Identifying the Skeletons
The analyses of the skeletons from Oplontis are not yet complete. At present only the age and sex of the victims are known. Among the 34 skeletons of persons who appear to have been well off, both male and female skeletons were among the nine that were found with jewelry. One theory is that these nine represent the proprietor of Oplontis B and his or her family. One scholar has gone so far as to suggest that the woman (skeleton 27) who had more jewelry and money than any other was the owner of the complex. Unfortunately, these speculations cannot be substantiated by the available evidence. The individuals who died in room 10 could have been residents of Oplontis B or refugees from the surrounding area, or a combination of the two. Yet the small number of people who were found with jewelry in room 10 suggests that their jewelry served as a mark of their social or economic status.
A Selection of Coins Found with Skeleton 27
During the excavation of room 10 of the Oplontis complex, begun in 1984, archaeologists found two groups of skeletons of people who had sought refuge from the eruption. The first group, found closest to the entrance to the room, consisted of 34 skeletons alongside rich finds of coins, jewelry, and household goods. This is the group that appears in the drawing shown here. A second group of 20 skeletons was excavated several years later at the back of the room. These had no money or jewelry but only lanterns and tools. Some scholars have proposed that this group consisted of slaves, segregated from their owners even in death.
Luxury and Status
To what degree was gold and silver jewelry considered a luxury, and was luxury of this form reserved for people of high status? While there is no question that gold was highly valued, its malleability also made it suitable for creating less expensive pieces of jewelry, such as the gold foil hemispherical earrings or hollow finger-rings and bracelets. Thus, less wealthy women might acquire jewelry similar in form and style to the pieces worn by wealthier women, but within their own budget.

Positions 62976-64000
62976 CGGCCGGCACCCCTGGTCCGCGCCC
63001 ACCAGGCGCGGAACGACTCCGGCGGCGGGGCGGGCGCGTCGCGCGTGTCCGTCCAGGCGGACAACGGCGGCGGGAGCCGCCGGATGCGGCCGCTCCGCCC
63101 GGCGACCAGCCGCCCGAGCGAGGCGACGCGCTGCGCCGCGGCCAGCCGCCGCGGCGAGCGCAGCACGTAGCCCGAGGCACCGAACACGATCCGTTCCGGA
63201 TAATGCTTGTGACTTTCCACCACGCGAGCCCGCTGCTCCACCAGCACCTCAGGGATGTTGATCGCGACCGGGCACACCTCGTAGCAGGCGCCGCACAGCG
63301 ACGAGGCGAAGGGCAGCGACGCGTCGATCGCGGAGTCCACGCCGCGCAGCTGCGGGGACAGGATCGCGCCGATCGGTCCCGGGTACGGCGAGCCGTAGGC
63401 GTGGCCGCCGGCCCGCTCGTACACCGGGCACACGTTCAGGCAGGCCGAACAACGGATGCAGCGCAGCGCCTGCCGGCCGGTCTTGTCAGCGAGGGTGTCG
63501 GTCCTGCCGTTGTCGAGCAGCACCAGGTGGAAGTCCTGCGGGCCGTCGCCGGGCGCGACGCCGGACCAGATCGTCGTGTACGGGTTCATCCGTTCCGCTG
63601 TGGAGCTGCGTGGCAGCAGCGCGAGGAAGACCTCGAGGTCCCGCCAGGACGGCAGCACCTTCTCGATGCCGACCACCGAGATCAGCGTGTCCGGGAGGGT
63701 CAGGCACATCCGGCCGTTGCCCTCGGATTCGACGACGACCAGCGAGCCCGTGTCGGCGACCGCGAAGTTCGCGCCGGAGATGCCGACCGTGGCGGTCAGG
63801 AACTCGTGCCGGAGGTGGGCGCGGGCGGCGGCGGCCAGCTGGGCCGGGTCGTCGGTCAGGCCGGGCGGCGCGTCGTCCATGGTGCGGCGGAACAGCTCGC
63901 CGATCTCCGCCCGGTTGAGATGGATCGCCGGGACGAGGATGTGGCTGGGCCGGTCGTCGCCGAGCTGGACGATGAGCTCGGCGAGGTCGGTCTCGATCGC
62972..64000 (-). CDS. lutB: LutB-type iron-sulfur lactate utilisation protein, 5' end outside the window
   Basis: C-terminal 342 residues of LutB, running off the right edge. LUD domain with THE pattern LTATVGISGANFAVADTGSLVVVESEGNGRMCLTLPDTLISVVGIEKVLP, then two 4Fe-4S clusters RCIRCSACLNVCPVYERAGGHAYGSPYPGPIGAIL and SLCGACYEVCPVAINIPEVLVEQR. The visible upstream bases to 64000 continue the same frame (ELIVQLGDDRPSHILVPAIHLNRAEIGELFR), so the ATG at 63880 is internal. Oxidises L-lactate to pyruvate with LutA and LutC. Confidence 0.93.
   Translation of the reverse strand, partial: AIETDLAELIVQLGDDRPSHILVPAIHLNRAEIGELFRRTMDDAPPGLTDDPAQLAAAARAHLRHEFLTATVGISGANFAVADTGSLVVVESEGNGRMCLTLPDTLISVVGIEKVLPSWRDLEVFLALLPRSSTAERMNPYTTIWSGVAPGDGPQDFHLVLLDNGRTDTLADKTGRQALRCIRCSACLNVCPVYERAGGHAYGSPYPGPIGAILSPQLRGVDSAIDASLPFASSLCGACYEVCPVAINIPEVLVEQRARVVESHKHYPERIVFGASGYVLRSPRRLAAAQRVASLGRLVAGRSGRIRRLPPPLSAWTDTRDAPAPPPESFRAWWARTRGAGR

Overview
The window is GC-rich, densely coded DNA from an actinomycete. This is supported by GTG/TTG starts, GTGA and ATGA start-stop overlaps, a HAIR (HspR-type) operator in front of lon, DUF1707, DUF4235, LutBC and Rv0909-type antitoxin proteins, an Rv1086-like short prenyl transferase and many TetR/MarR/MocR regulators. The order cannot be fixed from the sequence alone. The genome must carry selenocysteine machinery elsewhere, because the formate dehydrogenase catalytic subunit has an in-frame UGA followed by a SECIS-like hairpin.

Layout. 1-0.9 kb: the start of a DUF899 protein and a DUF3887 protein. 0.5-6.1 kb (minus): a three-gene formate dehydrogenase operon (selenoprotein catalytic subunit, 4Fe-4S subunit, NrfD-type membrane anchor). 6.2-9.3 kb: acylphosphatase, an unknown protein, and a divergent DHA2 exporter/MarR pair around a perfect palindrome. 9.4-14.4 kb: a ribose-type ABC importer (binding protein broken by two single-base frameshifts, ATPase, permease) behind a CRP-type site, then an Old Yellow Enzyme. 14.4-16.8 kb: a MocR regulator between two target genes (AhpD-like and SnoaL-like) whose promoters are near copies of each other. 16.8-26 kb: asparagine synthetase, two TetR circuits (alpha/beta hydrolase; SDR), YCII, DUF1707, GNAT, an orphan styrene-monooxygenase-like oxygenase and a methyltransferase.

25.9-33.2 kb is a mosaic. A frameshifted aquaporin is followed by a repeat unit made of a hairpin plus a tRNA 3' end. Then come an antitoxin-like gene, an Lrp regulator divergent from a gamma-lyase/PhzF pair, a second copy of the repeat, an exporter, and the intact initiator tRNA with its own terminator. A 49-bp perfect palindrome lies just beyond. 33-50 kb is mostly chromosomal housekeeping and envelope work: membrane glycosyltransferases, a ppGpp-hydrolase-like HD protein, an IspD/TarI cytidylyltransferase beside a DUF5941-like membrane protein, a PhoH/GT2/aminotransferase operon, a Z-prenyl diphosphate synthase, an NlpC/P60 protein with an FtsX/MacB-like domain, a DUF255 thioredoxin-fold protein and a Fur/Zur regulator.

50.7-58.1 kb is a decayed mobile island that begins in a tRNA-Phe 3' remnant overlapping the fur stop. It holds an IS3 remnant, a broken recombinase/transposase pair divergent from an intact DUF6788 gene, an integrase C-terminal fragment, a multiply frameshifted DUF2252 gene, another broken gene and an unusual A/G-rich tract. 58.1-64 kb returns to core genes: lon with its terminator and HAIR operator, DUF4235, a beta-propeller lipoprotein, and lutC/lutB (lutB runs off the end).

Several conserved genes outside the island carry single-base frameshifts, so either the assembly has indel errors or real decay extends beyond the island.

Is there a way to distinguish between everyday items of jewelry and pieces worn only rarely? At Oplontis, Herculaneum, and Pompeii, finger-rings and earrings seem to have been worn on a daily basis. In contrast, necklaces were stored, perhaps to be worn on special occasions. The theory finds support in ancient texts. Pliny the Elder, for example, disparaged the emperor Caligula’s wife, Lollia Paulina, for attending an ordinary betrothal party adorned in emeralds and pearls worth 40 million sestertii. Interestingly, Pliny did not criticize the cost of Lollia’s jewelry, only that she wore it for an occasion that did not warrant such finery.
Jewelry and Personal Identity
Items of jewelry that were worn at the time of the eruption were most likely personal possessions that say something about the wearer. In contrast, those found in bags and boxes may represent the person’s portable wealth—such as a family’s collection, savings, heirlooms, or dowries. The individuals who were wearing jewelry at the time of the eruption would have chosen those items at least in part because they expressed something about their social standing and personal tastes. Unlike statuary, elaborate wall paintings, and grand architecture, which only the wealthy and powerful elites could afford, jewelry displayed the personal identity of Roman women as well as men of all social classes.